Gene Silencing of the Mitochondrial Adaptor p66Shc Suppresses Vascular Hyperglycemic Memory in Diabetes
Rationale: Hyperglycemic memory may explain why intensive glucose control has failed to improve cardiovascular outcomes in patients with diabetes. Indeed, hyperglycemia promotes vascular dysfunction even after glucose normalization. However, the molecular mechanisms of this phenomenon remain to be elucidated.
Objective: The present study investigated the role of mitochondrial adaptor p66Shc in this setting.
Methods and Results: In human aortic endothelial cells (HAECs) exposed to high glucose and aortas of diabetic mice, activation of p66Shc by protein kinase C βII (PKCβII) persisted after returning to normoglycemia. Persistent p66Shc upregulation and mitochondrial translocation were associated with continued reactive oxygen species (ROS) production, reduced nitric oxide bioavailability, and apoptosis. We show that Shc gene overexpression was epigenetically regulated by promoter CpG hypomethylation and general control nonderepressible 5–induced histone 3 acetylation. Furthermore, p66Shc-derived ROS production maintained PKCβII upregulation and PKCβII-dependent inhibitory phosphorylation of endothelial nitric oxide synthase at Thr-495, leading to a detrimental vicious cycle despite restoration of normoglycemia. Moreover, p66Shc activation accounted for the persistent elevation of the advanced glycated end product precursor methylglyoxal. In vitro and in vivo gene silencing of p66Shc, performed at the time of glucose normalization, blunted ROS production, restored endothelium-dependent vasorelaxation, and attenuated apoptosis by limiting cytochrome c release, caspase 3 activity, and cleavage of poly (ADP-ribose) polymerase.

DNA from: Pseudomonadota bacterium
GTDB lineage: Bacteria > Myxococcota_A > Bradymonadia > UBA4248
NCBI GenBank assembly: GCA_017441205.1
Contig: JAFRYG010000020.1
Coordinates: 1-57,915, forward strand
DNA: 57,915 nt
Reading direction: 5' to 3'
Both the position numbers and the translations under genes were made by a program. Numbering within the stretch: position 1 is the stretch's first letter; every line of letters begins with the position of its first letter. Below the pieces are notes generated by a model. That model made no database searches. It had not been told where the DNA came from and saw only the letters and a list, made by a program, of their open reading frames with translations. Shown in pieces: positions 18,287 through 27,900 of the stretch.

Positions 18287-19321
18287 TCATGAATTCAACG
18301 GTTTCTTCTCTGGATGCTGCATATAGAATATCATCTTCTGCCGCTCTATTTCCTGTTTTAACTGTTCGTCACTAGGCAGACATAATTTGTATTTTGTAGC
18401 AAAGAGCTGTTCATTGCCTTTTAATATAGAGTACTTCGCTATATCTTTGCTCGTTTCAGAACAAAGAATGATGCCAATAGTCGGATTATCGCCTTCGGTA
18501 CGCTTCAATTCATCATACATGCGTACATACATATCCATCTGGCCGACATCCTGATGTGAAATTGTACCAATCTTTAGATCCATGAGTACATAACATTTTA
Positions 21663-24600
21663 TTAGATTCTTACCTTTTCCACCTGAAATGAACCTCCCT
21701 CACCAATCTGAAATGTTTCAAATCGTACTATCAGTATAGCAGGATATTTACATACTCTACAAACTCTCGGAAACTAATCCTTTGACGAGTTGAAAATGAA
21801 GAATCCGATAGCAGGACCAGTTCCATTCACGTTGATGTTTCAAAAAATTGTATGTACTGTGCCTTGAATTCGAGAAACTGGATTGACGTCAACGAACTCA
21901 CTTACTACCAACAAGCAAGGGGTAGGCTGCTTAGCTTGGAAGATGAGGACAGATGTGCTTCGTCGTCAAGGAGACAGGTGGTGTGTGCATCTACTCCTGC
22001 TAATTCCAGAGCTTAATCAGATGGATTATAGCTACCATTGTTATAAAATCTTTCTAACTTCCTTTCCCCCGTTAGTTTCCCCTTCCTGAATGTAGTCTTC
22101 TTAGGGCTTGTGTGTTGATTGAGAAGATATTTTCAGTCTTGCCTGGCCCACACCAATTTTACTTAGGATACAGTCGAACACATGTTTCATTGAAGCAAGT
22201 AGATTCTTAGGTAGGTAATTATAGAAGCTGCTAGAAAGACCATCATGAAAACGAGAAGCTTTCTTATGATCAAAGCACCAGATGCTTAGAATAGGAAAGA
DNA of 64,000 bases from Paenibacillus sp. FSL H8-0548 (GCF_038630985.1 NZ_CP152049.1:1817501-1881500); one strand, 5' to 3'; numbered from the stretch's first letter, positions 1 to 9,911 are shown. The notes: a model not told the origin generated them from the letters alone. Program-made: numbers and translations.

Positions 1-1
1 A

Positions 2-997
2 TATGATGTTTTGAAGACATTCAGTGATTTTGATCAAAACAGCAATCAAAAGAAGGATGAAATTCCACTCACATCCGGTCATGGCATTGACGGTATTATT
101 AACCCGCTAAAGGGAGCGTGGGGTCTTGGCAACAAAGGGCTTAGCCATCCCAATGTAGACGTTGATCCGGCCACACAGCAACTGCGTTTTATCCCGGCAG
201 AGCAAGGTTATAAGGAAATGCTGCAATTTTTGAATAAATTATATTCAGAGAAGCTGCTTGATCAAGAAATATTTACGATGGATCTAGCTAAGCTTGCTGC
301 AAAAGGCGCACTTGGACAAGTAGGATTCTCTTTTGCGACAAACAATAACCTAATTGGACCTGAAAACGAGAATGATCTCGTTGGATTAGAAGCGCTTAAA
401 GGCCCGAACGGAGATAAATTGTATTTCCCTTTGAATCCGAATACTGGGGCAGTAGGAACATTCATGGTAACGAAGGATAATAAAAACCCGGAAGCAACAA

Conclusions: p66Shc is the key effector driving vascular hyperglycemic memory in diabetes. Our study provides molecular insights for the progression of diabetic vascular complications despite glycemic control and may help to define novel therapeutic targets.
- Received February 6, 2012.
- Revision received May 27, 2012.
- Accepted June 4, 2012.
- © 2012 American Heart Association, Inc.